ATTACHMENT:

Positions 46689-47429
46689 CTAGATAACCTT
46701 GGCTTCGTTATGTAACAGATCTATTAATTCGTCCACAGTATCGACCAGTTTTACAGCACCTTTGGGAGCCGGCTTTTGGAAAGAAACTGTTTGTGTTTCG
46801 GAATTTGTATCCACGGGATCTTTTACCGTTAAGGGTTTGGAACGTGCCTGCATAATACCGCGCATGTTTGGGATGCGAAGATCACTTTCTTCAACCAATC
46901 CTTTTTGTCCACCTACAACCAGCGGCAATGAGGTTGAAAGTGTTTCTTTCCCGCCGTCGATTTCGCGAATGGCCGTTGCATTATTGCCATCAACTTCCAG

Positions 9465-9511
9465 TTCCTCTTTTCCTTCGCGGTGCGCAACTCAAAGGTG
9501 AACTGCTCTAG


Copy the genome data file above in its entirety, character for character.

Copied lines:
Positions 46689-47429
46689 CTAGATAACCTT
46701 GGCTTCGTTATGTAACAGATCTATTAATTCGTCCACAGTATCGACCAGTTTTACAGCACCTTTGGGAGCCGGCTTTTGGAAAGAAACTGTTTGTGTTTCG
46801 GAATTTGTATCCACGGGATCTTTTACCGTTAAGGGTTTGGAACGTGCCTGCATAATACCGCGCATGTTTGGGATGCGAAGATCACTTTCTTCAACCAATC
46901 CTTTTTGTCCACCTACAACCAGCGGCAATGAGGTTGAAAGTGTTTCTTTCCCGCCGTCGATTTCGCGAATGGCCGTTGCATTATTGCCATCAACTTCCAG

Positions 9465-9511
9465 TTCCTCTTTTCCTTCGCGGTGCGCAACTCAAAGGTG
9501 AACTGCTCTAG